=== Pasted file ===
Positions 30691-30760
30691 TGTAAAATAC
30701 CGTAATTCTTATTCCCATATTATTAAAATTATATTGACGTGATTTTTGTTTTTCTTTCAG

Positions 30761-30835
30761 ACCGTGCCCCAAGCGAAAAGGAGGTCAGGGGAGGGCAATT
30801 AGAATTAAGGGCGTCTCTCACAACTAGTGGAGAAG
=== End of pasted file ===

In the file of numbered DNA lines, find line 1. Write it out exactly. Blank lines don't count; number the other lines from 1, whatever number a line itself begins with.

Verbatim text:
Positions 30691-30760